The goal of the circular economy is very ambitious. Concretely, it means changing and correcting the spontaneous behaviour of the current economic system through legislation, therefore forcing the community to change not only its consumption habits, but also its production processes. The European Commission presented an initial package regarding the circular economy in July 2014. In February 2015, however, it withdrew the legislative proposal on waste included in the package to make way for new proposals. On December 2, 2015, the European Commission presented the new package containing a report and four legislative proposals on EU waste policy, aptly named “Closing the loop”.

The action plan for the circular economy “Closing the loop” aims to complement the measures contained in the legislative proposals and to contribute to the realization of the United Nations Sustainable Development Goals adopted in 2015, notably Goal 12 on sustainable consumption and production. The action plan highlights several areas for action in addition to waste management. This integrated approach is aimed not only at preventing pollution, but also at reducing the amount of waste produced, with the aim of protecting the environment as a whole. An integrated approach entails “the prevention of emissions to air, water and land, and, otherwise, the management of waste in order to minimize them; energy efficiency (in order to reduce emissions); and the prevention of accidents”. The integrated approach also seeks to avoid the transfer of pollution from one area or one nation to another.

This approach, and the related conception of the economy, will involve the revision of all existing legislation on waste management in order to achieve a social and economic system that innovates and designs goods whose components can be reused when their life cycle is over. Consumers and stakeholders must also be educated to think that products should be used as long as they can meet their needs. Today, only 40% of European household waste is recycled, and part of the separate collection of waste still ends up in landfills, because the demand for secondary materials is not yet well developed due to their poor quality. Insufficient demand ends up discouraging producers from using secondary materials in their products.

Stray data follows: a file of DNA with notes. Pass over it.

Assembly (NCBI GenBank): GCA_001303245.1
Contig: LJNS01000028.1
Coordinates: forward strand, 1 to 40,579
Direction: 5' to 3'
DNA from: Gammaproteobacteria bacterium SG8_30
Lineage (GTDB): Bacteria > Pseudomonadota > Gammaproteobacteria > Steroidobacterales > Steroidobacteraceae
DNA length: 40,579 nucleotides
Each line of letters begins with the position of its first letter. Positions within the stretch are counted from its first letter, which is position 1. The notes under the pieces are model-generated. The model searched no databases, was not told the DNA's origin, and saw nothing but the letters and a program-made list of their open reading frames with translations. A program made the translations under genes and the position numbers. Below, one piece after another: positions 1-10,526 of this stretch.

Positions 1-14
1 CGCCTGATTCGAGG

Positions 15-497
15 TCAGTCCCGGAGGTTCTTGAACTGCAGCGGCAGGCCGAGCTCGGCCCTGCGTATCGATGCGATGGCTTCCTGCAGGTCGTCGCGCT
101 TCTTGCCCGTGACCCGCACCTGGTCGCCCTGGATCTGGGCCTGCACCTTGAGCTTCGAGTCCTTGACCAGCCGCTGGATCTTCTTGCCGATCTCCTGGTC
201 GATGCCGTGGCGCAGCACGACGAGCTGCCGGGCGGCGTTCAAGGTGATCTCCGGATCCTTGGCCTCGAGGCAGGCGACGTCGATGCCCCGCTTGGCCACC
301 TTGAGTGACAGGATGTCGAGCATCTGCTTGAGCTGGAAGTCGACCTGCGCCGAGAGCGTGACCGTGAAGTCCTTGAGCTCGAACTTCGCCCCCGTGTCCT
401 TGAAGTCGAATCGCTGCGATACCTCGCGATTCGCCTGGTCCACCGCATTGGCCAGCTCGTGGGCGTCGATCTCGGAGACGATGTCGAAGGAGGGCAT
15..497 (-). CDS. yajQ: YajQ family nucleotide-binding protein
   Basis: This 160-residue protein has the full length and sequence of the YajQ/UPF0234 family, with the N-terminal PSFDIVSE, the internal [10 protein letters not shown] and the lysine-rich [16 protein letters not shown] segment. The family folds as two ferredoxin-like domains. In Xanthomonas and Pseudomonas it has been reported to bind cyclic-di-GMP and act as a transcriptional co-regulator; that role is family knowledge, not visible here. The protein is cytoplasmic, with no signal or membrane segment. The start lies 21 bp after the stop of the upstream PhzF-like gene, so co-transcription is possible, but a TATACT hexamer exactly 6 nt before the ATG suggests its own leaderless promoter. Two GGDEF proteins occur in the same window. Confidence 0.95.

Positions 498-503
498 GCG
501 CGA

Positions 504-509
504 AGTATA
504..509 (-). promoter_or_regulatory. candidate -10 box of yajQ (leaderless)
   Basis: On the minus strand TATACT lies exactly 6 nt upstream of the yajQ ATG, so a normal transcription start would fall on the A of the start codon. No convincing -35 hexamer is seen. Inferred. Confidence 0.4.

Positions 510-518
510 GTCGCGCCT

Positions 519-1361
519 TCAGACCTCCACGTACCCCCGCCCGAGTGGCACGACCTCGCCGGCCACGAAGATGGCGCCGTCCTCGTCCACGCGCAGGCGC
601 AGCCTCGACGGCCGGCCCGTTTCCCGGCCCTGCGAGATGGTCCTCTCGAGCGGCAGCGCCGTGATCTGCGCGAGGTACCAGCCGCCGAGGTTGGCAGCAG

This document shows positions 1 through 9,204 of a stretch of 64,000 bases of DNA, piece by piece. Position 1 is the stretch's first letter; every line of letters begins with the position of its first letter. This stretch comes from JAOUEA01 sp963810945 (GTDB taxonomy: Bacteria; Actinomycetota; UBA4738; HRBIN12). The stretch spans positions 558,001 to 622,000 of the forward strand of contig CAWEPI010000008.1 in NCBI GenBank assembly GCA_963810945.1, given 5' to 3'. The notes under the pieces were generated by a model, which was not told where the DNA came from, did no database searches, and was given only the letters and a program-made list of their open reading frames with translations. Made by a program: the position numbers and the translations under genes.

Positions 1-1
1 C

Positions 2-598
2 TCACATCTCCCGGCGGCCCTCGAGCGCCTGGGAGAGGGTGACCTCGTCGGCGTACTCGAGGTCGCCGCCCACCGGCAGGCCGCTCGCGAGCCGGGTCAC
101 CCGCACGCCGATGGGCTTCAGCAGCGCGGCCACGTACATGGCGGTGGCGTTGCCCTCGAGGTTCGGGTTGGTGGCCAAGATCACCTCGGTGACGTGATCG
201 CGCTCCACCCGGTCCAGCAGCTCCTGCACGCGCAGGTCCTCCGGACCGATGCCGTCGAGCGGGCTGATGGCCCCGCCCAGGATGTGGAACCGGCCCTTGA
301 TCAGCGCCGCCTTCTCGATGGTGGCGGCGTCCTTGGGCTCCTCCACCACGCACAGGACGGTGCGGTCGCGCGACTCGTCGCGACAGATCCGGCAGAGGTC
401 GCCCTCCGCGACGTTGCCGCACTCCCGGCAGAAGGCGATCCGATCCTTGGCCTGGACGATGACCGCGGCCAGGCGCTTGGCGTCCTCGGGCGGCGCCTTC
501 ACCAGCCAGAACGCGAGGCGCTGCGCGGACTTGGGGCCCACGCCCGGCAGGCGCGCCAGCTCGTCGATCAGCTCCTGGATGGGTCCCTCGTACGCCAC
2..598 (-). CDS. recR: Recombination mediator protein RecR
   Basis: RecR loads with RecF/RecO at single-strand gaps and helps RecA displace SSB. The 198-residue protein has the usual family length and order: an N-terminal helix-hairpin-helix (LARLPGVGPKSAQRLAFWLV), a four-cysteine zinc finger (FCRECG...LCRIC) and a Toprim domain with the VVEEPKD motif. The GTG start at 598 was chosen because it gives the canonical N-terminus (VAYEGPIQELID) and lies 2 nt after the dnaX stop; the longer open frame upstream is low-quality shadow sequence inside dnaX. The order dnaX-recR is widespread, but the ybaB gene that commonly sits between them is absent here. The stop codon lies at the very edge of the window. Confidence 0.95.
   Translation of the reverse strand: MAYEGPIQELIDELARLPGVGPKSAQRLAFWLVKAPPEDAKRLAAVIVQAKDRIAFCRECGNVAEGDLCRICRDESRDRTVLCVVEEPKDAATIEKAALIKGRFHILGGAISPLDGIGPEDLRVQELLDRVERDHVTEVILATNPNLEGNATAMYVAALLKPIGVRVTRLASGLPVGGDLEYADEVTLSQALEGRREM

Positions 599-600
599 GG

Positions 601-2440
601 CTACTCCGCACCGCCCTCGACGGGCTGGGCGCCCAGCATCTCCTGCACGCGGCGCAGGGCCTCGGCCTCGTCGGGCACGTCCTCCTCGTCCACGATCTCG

The future strategy of the European Union

Continuing along the lines sketched in 2015, in 2020, the Commission launched the EU Circular economy action plan. Based on pollution prevention and on the “polluter pays” principle, the plan is intended to guide the creation of new legislation aimed in particular at reducing the amount of waste in landfills to 10%, increasing the recycling of packaging, glass, paper, plastic (currently only 25% is recycled), metals, wood and electronic waste, and establishing quality standards for secondary materials to increase demand for them. Applying the “polluter pays” principle means that the cost of waste disposal must be borne by the producer or holder of the waste. The application of this principle may, therefore, require the payment of taxes resulting from and relating to the polluter’s obligation to clean up the polluted site, therefore significantly contributing to the success of the plan.

In strictly economic terms, the aim of this strategy is to create the necessary conditions for the creation of an efficient market for secondary materials that absorbs the entire quantity of recycled waste. The ambitious circular economy model that will be applied to the European economic system aims to achieve GDP growth through the development of the waste recycling sector, as well as a reduction in the use of natural resources for production and consumption, which will be replaced by secondary materials and production processes that use them.